This is either the scariest or most hilarious business book I've ever read. Fortune columnist and workplace satirist Stanley Bing tells those weary of the corporate hamster wheel how to hop off -- with their paycheck and reputation intact. Among the book's lessons: how to fob off your work on someone else's assistant, how to get sent on business trips to avoid the usual office drudgery and how to create unintelligible PowerPoint presentations so people stop inviting you to meetings. If any cogs you know could use a laugh, this book can help.

"Surviving Dreaded Conversations: Talk Through Any Difficult Situation at Work"

If you're anything like me, you know at least half a dozen people who've been complaining about their colleagues and supervisors an awful lot lately. Rather than listen to more of their bellyaching, give them a copy of Donna Flagg's book (complete with scripts for sticky conversations). Then ask them how their Big Talk with that bumbling boss, cunning co-worker or underperforming underling went.

"The Power of Slow: 101 Ways to Save Time in Our 24/7 World"

You know that friend who's always 20 minutes late to dinner, checking her BlackBerry incessantly throughout the meal and forever whining about how behind she is at the office? She needs this book. As a member of Christine Louise Hohlbaum's target audience (people who aren't as efficient as they could be), I assure you your friend won't be offended. I'm currently sleeping with my copy of the book under my pillow, as is the friend I gave this book as a holiday gift.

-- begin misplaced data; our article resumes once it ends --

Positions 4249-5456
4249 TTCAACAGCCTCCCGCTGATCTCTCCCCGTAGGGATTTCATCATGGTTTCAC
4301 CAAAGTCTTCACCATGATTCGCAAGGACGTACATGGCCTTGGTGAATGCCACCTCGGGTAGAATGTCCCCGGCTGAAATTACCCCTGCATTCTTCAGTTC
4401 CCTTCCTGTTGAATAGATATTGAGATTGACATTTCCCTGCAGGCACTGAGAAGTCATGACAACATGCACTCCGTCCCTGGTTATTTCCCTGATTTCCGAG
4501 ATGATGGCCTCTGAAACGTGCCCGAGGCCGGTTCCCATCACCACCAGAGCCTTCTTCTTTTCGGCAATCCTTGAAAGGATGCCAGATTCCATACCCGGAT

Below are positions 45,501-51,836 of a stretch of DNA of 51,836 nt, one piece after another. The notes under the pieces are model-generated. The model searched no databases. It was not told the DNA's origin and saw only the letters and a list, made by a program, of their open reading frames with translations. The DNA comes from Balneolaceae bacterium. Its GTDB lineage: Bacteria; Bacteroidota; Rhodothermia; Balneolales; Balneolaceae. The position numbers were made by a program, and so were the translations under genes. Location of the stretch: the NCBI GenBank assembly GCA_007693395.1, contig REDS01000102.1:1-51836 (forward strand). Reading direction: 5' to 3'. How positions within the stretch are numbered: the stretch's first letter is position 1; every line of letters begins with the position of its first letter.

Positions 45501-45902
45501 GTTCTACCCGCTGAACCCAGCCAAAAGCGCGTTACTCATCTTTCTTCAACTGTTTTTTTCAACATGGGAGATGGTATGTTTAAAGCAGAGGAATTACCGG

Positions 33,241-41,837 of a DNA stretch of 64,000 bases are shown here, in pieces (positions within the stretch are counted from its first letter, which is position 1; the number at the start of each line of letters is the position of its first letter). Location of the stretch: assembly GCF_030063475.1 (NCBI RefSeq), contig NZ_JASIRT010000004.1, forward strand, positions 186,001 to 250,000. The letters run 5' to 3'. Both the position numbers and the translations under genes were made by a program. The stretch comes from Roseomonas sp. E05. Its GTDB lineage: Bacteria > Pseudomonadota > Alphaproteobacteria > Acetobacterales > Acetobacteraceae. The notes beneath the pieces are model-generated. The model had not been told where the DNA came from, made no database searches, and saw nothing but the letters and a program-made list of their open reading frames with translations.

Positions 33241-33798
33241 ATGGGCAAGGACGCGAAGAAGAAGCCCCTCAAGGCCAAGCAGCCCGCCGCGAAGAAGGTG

For Hopeful Telecommuters

The number one question readers ask me is how to find a job they can do at home in their long johns. Countless books have been published on the topic. I should know; I wrote one of them, on how to launch a home-based freelancing business.

Of course, the aspiring telecommuters on your holiday shopping list may have no interest in forming their own company and finding their own clients. Instead, they may long to be a full-time or part-time employee who works at their kitchen table.

For those friends and family, I suggest "Work at Home Now: The No-Nonsense Guide to Finding Your Perfect Home-Based Job" by Christine Durst and Michael Haaren, founders of the job listing site

Among the topics Durst and Haaren cover: which jobs lend themselves to telecommuting (from tutors and transcriptionists to accountants and attorneys), where to find these positions online, how to avoid the many work-from-home scams littering the Web, which companies are telework friendly and how to convince your current boss to let you telecommute.

Sure, angora sweaters are softer than books, and yes, they come in those festively wrapped department store boxes that look so great under the holiday tree. But a sweater can't tell your sister or boyfriend how to collect a paycheck or hang onto the one they have -- something they'll need if they ever want to get your gift dry-cleaned.

This work is the opinion of the columnist and in no way reflects the opinion of ABC News.

Michelle Goodman is a freelance journalist and former cubicle dweller. She is the author of "My So-Called Freelance Life: How to Survive and Thrive as a Creative Professional for Hire" and "The Anti 9-to-5 Guide: Practical Career Advice for Women Who Think Outside the Cube". For more information, see